The Athletic: Gordon Hayward, Vincent Poirier will leave Celtics’ bubble for birth of children
Speaking of unavailable players, news came from Indiana yesterday that directly affects the Celtics’ potential first-round playoff matchup. Pacers leader Victor Oladipo announced he won’t participate in Orlando, instead spending the time continuing to rehab the quadriceps tendon injury that has kept him off the court for all but 13 games since January 2019.
The loss of Oladipo could impact the Celtics and who they play in the first round. The Pacers and Philadelphia 76ers are both tied but the Pacers own the tiebreaker, so the third-seed Boston Celtics are currently slated to face Philly.
With Ben Simmons’ back injury back to 100% and no positive COVID-19 tests, the Sixers are poised to come out hot when the seeding games resume inside the Walt Disney World bubble. The Pacers performed well without Oladipo, but taking him out of the mix certainly hurts their chances, and could put the Celtics and Pacers on a path to a first-round matchup for the second year in a row.
The Celtics split their two games with Indiana this season, winning their last game before the NBA shut down.
When the bubble plan emerged, conversation focused on whether or not Toronto could prevent Boston from taking over the second seed. But now, assuming Indy slips to sixth, the Celts can remain in third and still avoid Philly. It’s a tough break for the Pacers, but that’s life in the NBA.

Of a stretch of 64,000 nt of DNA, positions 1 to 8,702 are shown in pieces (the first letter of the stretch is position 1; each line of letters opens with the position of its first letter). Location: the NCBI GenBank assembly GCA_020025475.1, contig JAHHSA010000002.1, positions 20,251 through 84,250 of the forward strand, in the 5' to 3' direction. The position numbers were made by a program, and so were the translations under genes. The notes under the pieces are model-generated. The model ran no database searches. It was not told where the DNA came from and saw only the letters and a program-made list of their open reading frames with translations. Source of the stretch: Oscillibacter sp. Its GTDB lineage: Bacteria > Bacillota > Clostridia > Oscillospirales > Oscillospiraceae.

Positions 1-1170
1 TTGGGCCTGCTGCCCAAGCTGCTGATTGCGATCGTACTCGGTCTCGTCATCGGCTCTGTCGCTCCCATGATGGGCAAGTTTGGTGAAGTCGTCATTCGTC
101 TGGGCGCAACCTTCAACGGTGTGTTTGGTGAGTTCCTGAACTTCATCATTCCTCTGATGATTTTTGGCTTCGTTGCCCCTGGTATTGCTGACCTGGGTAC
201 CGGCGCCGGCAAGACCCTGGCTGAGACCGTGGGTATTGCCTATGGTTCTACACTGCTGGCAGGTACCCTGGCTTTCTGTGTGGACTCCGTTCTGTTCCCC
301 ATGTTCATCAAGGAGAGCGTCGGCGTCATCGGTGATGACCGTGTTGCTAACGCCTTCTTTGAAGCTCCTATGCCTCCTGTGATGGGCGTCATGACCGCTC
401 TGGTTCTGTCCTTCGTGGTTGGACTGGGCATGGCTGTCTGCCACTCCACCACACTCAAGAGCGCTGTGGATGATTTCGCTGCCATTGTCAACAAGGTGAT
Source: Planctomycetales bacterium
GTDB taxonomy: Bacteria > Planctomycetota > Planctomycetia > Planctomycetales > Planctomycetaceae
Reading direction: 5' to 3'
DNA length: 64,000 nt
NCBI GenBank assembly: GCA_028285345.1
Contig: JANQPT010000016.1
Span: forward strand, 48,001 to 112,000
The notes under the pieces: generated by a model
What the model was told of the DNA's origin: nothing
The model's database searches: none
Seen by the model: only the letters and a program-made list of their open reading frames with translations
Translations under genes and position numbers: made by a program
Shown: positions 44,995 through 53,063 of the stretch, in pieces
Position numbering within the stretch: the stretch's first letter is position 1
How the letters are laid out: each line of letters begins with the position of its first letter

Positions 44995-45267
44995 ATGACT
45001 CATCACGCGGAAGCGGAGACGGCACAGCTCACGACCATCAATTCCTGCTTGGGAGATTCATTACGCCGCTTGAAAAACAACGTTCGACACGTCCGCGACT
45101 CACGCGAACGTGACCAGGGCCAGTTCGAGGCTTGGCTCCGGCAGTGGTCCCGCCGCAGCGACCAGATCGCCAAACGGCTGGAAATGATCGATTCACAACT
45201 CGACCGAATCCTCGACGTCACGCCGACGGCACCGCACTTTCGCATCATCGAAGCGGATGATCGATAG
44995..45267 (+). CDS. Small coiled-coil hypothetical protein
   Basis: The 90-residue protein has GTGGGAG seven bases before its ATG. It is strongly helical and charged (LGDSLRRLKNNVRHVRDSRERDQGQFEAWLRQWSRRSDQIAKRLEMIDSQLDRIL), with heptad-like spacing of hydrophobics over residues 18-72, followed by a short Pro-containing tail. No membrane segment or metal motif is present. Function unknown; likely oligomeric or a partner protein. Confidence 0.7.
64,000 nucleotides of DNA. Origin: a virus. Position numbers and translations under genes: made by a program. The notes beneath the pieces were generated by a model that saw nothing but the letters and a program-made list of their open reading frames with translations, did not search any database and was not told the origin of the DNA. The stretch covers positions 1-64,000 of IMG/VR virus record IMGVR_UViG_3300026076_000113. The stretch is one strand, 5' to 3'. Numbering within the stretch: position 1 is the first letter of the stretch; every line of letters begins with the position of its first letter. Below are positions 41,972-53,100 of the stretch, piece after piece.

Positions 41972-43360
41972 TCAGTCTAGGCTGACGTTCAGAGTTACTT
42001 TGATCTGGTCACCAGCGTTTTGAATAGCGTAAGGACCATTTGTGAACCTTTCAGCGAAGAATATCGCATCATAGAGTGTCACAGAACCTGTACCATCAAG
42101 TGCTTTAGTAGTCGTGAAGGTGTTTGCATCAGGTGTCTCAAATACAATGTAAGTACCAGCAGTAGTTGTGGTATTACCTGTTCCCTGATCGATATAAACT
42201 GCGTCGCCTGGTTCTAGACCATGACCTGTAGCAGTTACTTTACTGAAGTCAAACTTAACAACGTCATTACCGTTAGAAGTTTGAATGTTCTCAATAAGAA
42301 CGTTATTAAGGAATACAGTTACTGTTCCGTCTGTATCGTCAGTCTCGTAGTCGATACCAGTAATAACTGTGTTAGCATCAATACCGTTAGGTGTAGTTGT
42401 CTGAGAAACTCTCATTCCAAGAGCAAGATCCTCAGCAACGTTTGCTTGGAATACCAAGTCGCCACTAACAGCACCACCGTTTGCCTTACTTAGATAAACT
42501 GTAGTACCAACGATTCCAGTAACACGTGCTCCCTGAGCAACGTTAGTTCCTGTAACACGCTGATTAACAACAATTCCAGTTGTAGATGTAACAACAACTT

Related – NBC Sports Boston: How Pacers star Victor Oladipo skipping NBA restart impacts Celtics | MassLive: Boston Celtics’ Gordon Hayward says foot is still bothering him, despite long layoff | Boston.com: Gordon Hayward says he would leave the NBA ‘bubble’ for the birth of his 4th child
On Page 2: The sound of silence
“I played a few games overseas where we couldn’t have fans because of some violent things fans did in previous games,” Wanamaker said Friday in a video conference call. “So they banned fans because some fans got in fights before (the game). And also in high school I played a few games with no fans because the team that was our rival, the year before we played each other in the championship game and a big riot broke out after the game. So the next year we had to play with no fans. AAU basketball is very similar to this situation, too. I guess once the ball tips off it feels normal.”
What’s it like playing with no fans? Wanamaker stressed the need to bring your own energy to the court because you won’t get any boost from the crowd.
“It’s self motivation, in a way, because you don’t have the fans to get you going on a highlight play or something, so you really have to be strong within the team,” Wanamaker explained. “I think we have a good team here, and I think we have a good bond. I think that would be to our advantage.”